Firstly I would say not to do it unless you truly love music, because you aren’t going to simply be walking into paid work (unless you’re super lucky). Secondly, if I haven’t scared you off yet then I’d say get down to some local gigs and just shoot. Small gigs are the literally the best, you can usually shoot for as long as you want and you can learn without the pressure of needing to capture a shot for a magazine or a band. Thirdly, when I started there were a lot of people who told me various things of what not to. This mainly consisted of not using flash. I don’t know what venues are like everywhere but I know at least the local ones that I’ve been to, I wouldn’t have had anything to work with if I hadn’t used flash. Sometimes you have to break the fundamental rules. I think you should always be prepared to use everything in your arsenal in order to get the shots you desire. Lastly I would say to just acknowledge that you’re going to need a thick skin. You’re going to probably get hit, you’re going to have photographs used without permission, you’re gonna have days where you don’t shoot as well as you think you could, you’re going to have magazines reject you solely on the basis that you don’t fit their ‘style’ and you’re going to have plenty of days where every time you contact someone about potentially working with them they are going to say those haunting two words…no budget. Get your head down, keep shooting, keep creating.
I’m not sure I have specific bits of kit that I would consider to be my favourite. I’m very open to experimenting whether that be with a Lensbaby, a prism, or just changing up shutter speeds so I don’t necessarily think it’s a good idea to get attached to using specific things. I’m not a gearhead at all either.
Oh there have been so many. When you catch a great band on a great day it’s just utterly great to be a part of that experience and to capture it. I can’t pick just one but lately I shot a gig for a local band I love called Tinnedfruit and it was just insane, there was a rare Cornish audience for the whole show, lots of crowd surfing and it was absolutely chaos to be a part of and photograph but it felt utterly special. On the flip side of that there was a show that We Never Learned To Live, Fall Of Minerva and Earth Moves played where literally there was an audience of maybe 3 or 4 people. They are all incredible bands anyway but to see each band just play 110% and really put a shift in when they didn’t really have to was a humbling experience for me.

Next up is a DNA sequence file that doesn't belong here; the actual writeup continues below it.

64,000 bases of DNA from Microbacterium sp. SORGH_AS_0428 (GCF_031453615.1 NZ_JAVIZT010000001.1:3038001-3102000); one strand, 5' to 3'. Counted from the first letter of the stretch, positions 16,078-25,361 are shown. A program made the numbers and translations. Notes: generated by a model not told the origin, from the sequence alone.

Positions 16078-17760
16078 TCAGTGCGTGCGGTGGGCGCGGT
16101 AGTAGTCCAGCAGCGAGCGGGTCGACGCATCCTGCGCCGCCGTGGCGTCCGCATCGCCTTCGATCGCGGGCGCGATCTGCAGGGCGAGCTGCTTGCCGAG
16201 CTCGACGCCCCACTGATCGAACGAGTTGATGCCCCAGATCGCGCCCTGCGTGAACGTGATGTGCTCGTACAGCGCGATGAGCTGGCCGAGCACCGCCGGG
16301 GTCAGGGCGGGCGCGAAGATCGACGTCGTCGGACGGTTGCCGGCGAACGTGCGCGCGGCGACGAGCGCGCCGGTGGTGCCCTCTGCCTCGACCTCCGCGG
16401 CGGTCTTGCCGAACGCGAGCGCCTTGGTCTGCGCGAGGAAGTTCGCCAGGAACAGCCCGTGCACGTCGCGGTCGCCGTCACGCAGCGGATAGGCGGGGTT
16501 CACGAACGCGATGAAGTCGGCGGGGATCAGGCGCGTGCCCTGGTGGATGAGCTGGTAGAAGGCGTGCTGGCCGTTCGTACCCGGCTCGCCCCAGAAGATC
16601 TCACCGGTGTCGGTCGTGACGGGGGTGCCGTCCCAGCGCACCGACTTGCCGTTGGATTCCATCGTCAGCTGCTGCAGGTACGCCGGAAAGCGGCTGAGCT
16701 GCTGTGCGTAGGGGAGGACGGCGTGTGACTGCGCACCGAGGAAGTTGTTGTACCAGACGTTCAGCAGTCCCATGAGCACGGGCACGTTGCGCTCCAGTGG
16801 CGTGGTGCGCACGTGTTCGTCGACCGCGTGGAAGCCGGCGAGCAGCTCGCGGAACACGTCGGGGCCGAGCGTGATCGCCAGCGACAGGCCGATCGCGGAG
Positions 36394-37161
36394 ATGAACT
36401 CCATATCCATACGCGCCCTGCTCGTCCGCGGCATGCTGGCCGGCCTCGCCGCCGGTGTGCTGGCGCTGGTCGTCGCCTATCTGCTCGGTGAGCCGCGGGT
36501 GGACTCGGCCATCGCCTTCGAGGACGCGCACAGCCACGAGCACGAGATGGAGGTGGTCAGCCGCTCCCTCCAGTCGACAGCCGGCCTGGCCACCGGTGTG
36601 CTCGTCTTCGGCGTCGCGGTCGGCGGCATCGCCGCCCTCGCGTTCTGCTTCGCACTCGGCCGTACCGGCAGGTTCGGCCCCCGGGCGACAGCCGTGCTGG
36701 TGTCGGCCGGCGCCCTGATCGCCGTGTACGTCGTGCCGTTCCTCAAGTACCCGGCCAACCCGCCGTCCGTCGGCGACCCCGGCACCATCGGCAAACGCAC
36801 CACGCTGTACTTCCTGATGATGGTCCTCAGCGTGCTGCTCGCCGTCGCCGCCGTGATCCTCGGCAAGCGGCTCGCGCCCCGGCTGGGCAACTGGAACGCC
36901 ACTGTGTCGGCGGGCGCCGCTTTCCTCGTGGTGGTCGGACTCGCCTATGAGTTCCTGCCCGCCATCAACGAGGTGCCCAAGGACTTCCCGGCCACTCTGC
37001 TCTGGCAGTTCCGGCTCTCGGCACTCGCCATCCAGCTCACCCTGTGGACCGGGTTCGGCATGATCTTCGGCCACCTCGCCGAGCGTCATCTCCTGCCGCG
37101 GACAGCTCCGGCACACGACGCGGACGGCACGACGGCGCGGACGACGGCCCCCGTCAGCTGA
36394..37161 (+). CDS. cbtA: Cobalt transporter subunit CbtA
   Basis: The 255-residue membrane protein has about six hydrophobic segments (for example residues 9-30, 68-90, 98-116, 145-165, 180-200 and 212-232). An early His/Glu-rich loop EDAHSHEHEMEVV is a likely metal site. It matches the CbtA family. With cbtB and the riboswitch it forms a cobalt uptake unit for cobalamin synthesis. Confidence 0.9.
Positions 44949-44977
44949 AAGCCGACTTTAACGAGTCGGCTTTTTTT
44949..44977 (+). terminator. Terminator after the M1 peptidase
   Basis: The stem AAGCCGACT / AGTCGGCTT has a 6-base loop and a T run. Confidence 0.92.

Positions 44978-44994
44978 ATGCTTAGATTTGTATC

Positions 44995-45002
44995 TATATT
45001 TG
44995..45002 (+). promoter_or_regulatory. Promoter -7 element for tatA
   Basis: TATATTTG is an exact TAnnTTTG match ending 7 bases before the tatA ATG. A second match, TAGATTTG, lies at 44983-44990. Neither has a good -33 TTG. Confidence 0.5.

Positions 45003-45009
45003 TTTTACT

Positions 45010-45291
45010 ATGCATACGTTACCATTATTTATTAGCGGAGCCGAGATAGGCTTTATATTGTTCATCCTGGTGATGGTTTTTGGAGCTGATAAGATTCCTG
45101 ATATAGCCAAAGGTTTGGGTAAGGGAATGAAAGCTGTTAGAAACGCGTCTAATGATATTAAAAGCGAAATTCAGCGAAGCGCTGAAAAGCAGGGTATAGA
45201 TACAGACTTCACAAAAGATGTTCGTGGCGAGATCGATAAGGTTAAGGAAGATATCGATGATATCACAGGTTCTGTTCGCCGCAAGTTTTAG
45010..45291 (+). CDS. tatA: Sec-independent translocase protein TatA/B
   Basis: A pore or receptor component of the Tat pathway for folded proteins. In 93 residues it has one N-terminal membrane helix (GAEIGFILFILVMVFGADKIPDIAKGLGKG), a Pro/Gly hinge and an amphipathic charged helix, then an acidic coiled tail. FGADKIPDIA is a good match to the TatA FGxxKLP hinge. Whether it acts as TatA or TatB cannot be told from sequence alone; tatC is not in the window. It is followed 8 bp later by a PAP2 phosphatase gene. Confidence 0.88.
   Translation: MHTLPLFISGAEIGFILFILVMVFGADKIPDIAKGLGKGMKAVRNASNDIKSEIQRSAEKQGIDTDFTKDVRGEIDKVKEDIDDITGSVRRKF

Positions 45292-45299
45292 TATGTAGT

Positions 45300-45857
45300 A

Again, I’ve had various ones. It’s very hard to just pick one especially as sometimes gigs are bad because you’re excited about shooting them but they don’t go well from your perspective. One of the worst ones was shooting Elton John. I hadn’t been shooting gigs for long and he was probably the first massive, iconic person I had been down to photograph. Anyway, when I got there they handed up this form and basically said we could shoot the three songs but we had to do so from a position that made it pretty much impossible to get a shot because it was so far away. One guy caught wind that this was going to be happening before the show and he rented one of those lenses where it needs a tripod of its own. That proves how far away we were. There have been so many instances like this and worse but I’m at the point where I don’t feel like I can say anything. There’s definitely a limit on what you can say about certain acts, especially if they have a passionate fan base. I’ve called out people for being arseholes before and then had an inbox full of hate mail telling me I need to go and kill myself. The internet is a strange place.
I’m probably not the best person to be giving advice on this. I am notoriously rubbish at this. There are the obvious avenues like Facebook and Instagram. I believe that the best way is to somehow create an audience that cares about you and your photographs enough to share your work. Even with the internet I think word of mouth is a better tool than paying for advertising. But then, I haven’t found this audience yet so I might be completely wrong!
Well, if this cynical interview doesn’t completely ruin any chance of working further in gig photography then hopefully what’s next for me is continuing in the same vein and improving my art. In November I’ll be photographing Fall Of Minerva on a weekender that they are doing which I’m pretty excited about because seeing them play every night will be a dream. Alongside that I’m going to slowly be teaching myself about filming and trying to get into that.
The dream was always to be with bands, documenting tours. There’s something very special about the relationship dynamics within bands. To be welcomed as a part of that is so incredibly beautiful and I’d like it to be a part of my life so much more. If I could be away photographing tours up to 8 months of the year I’d probably be very happy (and also probably very tired). I think the ultimate goal for anyone in a creative field though is to get paid what they feel they are worth, whether that payment is a financial one or one of gained respect.